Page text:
Skip to Main navigation Skip to Left navigation Skip to Main content Skip to Footer

University of Minnesota Extension

Extension > Extension in your Community > Benton > County Agriculture Educator > Articles > Are Your Dairy Calves Getting Enough Starter?

print icon email icon share icon

Are Your Dairy Calves Getting Enough Starter?

University of Minnesota Extension, Stearns County News
December 23, 2014        
Source:  Emily Wilmes, Extension Educator-Livestock
University of Minnesota Extension
Stearns, Benton & Morrison Counties

Are Your Dairy Calves Getting Enough Starter?
By Emily Wilmes, University of Minnesota Extension

ST. CLOUD, Minn. (12/24/14) —Every dairy farmer knows the importance of keeping calves well fed in the winter.  While we spend a lot of time focused on colostrum and milk, calf starter is just as important in keeping calves growing and strong in the winter.

To keep calves growing all year long, regardless of the temperature outside, it is important that calf feeders pay attention to the details and closely monitor their feeding practices.  Here are some simple tips to help calf feeders make sure that the details of feeding calves don’t fall through the cracks.

First, know how much calf starter is actually needed.  Measuring calf starter is the best way to ensure that the correct amount is being fed. A simple trick is marking a feed scoop or other sanitized container with the desired amount.  Paying close attention to how much calves are eating allows calf feeders to notice when a calf’s intake is off. This allows for more immediate action to be taken if the calf is sick.  Keep in mind that calf feeding needs are not universal across all operations. Breed, weather and season, and the amount of milk or milk replacer fed can all affect the amount of calf starter needed to achieve optimal growth. As a result it is important that calf feeders learn and apply what works best on the specific operation.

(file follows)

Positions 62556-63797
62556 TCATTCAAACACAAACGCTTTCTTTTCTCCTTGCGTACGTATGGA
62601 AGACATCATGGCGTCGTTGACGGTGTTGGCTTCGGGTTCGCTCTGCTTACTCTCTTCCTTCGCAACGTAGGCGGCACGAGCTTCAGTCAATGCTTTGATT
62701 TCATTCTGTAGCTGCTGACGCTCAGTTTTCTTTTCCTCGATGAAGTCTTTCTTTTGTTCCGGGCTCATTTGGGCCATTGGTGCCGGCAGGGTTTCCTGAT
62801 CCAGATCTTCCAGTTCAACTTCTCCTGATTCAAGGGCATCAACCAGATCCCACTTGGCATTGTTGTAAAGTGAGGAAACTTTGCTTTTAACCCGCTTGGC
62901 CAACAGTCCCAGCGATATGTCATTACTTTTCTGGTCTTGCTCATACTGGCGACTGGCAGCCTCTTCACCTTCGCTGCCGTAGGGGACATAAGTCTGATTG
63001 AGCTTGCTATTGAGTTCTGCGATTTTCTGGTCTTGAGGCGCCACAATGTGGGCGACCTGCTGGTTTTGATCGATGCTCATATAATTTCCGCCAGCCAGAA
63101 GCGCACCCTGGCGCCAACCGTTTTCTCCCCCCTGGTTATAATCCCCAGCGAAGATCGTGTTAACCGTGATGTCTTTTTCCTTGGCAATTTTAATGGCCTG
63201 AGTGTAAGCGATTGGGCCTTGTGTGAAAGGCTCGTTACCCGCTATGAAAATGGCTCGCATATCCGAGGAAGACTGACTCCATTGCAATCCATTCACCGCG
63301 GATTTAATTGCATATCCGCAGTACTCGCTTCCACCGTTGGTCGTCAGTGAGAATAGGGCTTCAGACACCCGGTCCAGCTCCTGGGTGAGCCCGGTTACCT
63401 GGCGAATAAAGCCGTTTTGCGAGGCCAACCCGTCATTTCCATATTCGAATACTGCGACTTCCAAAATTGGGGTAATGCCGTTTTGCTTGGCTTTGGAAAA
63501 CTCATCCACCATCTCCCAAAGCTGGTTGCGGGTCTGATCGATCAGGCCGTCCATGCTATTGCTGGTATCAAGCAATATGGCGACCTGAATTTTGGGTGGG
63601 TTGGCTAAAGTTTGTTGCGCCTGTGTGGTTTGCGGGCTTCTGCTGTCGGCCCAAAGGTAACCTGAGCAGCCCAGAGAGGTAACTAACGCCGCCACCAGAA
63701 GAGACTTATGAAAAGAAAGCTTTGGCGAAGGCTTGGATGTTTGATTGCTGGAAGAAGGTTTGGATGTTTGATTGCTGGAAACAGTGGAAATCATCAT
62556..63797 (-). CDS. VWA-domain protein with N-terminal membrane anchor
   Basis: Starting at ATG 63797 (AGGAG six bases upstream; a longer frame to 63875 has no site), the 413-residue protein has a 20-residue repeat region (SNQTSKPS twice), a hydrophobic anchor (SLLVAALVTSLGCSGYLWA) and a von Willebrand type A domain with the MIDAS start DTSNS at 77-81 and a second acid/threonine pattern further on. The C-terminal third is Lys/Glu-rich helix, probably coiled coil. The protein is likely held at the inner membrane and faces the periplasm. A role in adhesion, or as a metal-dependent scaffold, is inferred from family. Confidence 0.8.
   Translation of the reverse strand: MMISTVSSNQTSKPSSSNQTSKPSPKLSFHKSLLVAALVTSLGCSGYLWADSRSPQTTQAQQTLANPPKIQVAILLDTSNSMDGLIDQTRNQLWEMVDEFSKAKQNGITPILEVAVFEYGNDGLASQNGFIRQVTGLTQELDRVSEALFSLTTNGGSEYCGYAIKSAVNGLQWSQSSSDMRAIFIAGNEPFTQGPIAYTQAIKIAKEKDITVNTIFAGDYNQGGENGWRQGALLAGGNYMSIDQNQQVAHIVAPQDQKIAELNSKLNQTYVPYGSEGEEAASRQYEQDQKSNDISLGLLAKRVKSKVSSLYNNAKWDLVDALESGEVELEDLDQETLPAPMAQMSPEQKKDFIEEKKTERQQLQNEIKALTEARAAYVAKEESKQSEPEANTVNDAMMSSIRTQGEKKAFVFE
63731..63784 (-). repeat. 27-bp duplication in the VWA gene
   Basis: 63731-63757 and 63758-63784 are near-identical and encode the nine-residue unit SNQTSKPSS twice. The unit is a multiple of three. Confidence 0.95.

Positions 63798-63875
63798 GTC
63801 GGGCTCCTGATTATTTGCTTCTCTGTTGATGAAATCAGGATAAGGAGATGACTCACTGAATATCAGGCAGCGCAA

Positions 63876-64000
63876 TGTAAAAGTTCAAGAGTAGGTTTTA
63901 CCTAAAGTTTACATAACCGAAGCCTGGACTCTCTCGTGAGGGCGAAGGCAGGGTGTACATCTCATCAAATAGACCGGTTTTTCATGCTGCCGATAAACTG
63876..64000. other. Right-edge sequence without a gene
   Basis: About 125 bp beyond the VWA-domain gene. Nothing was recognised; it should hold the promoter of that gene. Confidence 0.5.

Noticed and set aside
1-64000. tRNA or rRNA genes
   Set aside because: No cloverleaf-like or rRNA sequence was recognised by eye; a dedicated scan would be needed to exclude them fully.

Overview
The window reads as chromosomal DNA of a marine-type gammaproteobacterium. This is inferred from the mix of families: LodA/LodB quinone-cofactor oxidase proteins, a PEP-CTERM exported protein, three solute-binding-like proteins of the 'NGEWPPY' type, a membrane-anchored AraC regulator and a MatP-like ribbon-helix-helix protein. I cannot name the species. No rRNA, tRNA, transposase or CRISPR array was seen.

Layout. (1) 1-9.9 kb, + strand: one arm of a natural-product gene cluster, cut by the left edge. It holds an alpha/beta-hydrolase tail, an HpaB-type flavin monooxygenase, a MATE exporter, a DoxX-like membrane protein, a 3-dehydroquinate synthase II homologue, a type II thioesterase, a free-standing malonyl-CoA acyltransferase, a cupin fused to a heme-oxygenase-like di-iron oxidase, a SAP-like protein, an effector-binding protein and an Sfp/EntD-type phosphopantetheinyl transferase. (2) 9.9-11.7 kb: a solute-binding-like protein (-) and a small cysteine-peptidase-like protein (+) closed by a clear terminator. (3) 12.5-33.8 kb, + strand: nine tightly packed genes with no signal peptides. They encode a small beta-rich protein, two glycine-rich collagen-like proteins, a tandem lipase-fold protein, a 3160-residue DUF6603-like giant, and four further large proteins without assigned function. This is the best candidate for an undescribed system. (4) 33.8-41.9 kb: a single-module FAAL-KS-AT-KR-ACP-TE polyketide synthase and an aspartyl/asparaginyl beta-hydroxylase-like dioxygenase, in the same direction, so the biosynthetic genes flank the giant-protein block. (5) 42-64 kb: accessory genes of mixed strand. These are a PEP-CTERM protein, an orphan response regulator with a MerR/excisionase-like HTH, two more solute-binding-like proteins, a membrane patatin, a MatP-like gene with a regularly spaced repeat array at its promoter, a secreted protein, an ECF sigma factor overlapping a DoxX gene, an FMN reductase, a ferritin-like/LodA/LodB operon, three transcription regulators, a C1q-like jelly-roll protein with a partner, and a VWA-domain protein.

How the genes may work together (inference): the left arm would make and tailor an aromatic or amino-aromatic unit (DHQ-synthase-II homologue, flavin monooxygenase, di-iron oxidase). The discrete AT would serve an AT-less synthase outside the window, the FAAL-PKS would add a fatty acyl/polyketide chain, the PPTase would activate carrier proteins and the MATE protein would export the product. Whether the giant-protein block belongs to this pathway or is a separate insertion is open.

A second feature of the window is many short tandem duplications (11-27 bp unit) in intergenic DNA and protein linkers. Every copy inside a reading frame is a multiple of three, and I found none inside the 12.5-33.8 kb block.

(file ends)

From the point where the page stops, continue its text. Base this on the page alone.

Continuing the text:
Second, freshness is a must.  Simply topping off calf starter buckets without routinely discarding leftover feed is a practice that is strongly discouraged, as this may lead to moldy feed on the bottom of buckets. Mold can result from moisture in the air, precipitation or even the calf’s muzzle.  If mold is present, calf starter consumption may be decreased and may even result in digestive upsets.

Lastly, don’t forget about water.  Water plays an important role in calf starter consumption. If calves don’t have enough water to help them consume calf starter, this may hinder their appetite. Calf feeders should be aware that as calves get older, water consumption increases. Lack of adequate water for older calves may lead to slug feeding of grain and subsequent digestive issues. Even in the winter, calves should be provided with fresh, clean water several times a day.

To keep calves growing and developing to become profitable members of the lactating herd, routinely evaluate your operation’s feeding practices and make sure that all employees are on the same page.

If you have questions about feeding calves, contact the Stearns County Extension Office at 320-255-6169, Benton County Extension Office at 320-968-5077, or Morrison County Extension Office at 320-632-0161.


Emily Wilmes
Extension Educator, Ag Production Systems - Livestock
(320) 255-6169
  • © Regents of the University of Minnesota. All rights reserved.
  • The University of Minnesota is an equal opportunity educator and employer. Privacy